This list is definitely not exhaustive but for me it was about changing habit, because I’ve grown up with fast-fashion, and these three things were the easiest ways for me to change. As well as shopping more consciously, saving money, and supporting good causes, it can be a nice way to find unique items of clothing. It’s also worth shopping your own wardrobe from to time to time because you might find something you forgot you had.

 

I want to talk about your shopping habits; do you shop consciously? Do you have anything to add to my list?

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Beauty, Ethical, Ethical and sustainable living

NARS, quit pretending to be appalled by animal testing & supporting it anyway

June 29, 2017

Rabbit

Although it seems to have blown up all over social media, you may have missed the news that NARS have decided to sell in China, where the government requires cosmetics to be tested on animals.

This is a huge backstep for a company loved by many people looking for higher end cruelty free products.

While the news itself was enough to anger a lot of customers, the way they dealt with the backlash is easily one of the worst PR responses I’ve seen. I’ve embedded their full response from Instagram below, but here’s the TL;DR: we hear you’re angry about us testing on animals, but we don’t give a flying fudge because we want more dollar.

 

 

We want you to know that we hear you. The global elimination of animal testing needs to happen. We firmly believe that product and ingredient safety can be proven by non-animal methods, but we must comply with the local laws of the markets in which we operate, including in China. We have decided to make NARS available in China because we feel it is important to bring our vision of beauty and artistry to fans in the region. NARS does not test on animals or ask others to do so on our behalf, except where required by law. NARS is committed and actively working to advance alternative testing methods. We are proud to support the Institute for In Vitro Sciences (IIVS), a globally recognized organization at the forefront of advancing non-animal methods in China and around the world. NARS is hopeful that together, we can work toward a cruelty-free world. For more on the good work IIVS is doing, see: http://bit.ly/2rVjnwV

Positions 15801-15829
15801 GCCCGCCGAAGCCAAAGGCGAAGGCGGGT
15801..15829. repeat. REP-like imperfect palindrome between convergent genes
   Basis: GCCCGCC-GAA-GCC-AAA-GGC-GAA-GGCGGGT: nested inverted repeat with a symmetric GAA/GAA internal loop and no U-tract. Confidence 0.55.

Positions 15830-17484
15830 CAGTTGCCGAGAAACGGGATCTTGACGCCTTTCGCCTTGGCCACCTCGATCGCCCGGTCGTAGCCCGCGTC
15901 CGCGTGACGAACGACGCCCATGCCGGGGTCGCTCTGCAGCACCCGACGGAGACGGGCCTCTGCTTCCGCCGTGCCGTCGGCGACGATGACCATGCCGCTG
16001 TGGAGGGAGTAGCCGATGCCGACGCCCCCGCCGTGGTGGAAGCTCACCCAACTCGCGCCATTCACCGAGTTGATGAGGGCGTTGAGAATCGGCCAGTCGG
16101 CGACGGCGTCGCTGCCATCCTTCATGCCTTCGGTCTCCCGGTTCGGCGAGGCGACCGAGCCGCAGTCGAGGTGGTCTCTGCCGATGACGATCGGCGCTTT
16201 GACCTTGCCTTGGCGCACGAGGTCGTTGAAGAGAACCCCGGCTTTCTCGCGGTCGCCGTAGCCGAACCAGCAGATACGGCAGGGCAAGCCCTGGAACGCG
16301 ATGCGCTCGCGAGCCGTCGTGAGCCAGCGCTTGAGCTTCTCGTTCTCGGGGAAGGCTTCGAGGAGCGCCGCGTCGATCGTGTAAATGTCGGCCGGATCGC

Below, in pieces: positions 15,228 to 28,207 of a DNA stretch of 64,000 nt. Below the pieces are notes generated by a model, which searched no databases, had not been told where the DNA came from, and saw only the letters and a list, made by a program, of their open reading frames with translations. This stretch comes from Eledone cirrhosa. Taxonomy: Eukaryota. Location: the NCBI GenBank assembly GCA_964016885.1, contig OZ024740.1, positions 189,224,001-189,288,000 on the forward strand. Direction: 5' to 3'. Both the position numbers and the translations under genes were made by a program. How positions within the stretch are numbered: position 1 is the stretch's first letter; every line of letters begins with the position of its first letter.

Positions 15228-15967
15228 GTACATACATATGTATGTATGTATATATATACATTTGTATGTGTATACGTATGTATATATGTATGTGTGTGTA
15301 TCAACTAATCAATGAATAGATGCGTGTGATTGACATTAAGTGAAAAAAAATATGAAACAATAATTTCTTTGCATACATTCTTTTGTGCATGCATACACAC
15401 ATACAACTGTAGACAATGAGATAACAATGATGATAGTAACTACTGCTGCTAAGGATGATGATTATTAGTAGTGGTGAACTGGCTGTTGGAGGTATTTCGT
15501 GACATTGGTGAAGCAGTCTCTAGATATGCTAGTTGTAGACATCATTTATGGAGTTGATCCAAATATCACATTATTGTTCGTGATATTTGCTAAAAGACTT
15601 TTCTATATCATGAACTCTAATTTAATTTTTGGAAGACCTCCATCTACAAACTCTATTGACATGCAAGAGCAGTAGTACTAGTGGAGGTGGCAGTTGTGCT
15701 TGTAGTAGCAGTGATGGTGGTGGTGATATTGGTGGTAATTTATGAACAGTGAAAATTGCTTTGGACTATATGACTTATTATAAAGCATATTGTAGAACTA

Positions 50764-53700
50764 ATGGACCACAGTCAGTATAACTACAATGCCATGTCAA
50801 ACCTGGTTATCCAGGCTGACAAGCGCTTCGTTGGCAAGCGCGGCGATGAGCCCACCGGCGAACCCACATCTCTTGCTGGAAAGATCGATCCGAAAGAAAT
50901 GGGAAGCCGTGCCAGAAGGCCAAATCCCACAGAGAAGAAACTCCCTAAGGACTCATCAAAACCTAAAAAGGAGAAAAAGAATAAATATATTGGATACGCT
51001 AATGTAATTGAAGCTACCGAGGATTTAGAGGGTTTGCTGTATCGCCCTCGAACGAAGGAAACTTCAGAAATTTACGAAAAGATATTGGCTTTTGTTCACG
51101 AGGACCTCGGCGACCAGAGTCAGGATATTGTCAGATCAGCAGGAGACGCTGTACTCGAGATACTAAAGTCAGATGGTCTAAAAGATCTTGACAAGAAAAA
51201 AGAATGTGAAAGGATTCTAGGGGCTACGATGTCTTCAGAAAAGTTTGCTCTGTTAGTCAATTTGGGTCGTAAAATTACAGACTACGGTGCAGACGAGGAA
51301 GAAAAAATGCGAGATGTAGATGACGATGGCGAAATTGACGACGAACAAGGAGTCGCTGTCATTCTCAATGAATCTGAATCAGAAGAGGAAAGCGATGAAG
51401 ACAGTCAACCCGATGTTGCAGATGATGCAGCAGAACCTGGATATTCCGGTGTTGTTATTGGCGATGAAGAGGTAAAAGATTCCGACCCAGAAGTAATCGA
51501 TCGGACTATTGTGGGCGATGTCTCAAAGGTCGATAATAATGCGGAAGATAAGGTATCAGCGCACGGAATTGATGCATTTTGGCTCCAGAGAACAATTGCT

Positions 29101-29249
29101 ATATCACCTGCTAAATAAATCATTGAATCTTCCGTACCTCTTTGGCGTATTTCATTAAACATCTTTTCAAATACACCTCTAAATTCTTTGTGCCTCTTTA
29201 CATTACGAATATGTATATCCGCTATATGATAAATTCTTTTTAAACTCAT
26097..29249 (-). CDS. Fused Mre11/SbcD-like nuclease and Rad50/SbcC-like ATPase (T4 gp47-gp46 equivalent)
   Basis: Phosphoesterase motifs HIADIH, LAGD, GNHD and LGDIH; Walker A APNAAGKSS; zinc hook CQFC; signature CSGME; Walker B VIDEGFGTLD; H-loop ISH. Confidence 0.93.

A post shared by @narsissist on

Needless to say, the comment section on this post is alive with incredibly angry, previously loyal, customers who are accusing the company of selling out, which is exactly what they are doing. This is a company trying to weasel their way out of a bad decision. Sure, it’s great that you are supporting alternatives to animal testing, but what’s the point if you’re then going to carry out animal testing? The only way to stop governments demanding animal testing is to not comply with their demands and keep your products out of their market. You’re not going to encourage them to change their mind by doing what they want.

You don’t get to be outraged by animal testing and then support it anyway; it’s like bombing for peace. 

At this point, it seems fairly clear that NARS are not listening to their customers and are going to go ahead and sell in China. That being said, if you were previously a NARS fan, it might be worth emailing the company to let them know how unhappy you are and that you’re voting with your feet and taking your business elsewhere. If you’re interested in doing that, Cruelty Free Kitty has a great guide on what to say. I’ve given it a go, so let’s see what happens.

NARS are far from the only company who have decided to expand into the Chinese market, losing their cruelty free status. They are also far from the only company who claim not to like animal testing, who “support” alternatives, but test on animals anyway. Here are a handful of examples; you will find similar statements on pretty much every cosmetics company who tests on animals.

  • Estee Lauder are “committed to the elimination of animal testing”, but test where required by law. Amazing commitment there.
  • L’Oreal’s animal testing section on their website makes for a brilliant read: “L’Oréal does not test any its products or any of its ingredients on animals. Nevertheless, because our products are sold in China, L’Oréal still figures on the PETA list. In China, the health authorities still require and carry out animal testing for certain products.”
  • MAC, who were previously cruelty free, “do not test on animals” but will do if a regulatory body demands it…
  • Revlon’s statement is very confusing, as they claim they have not tested on animals since 1989 but then say “There are, however, a limited number of countries that have not yet adopted these alternative scientific methods. While Revlon complies with the requirements for safety in all of these countries”.

The wording of some companies policies is not always very clear, so the best way to make sure you’re supporting a cruelty free company is check the Leaping Bunny website.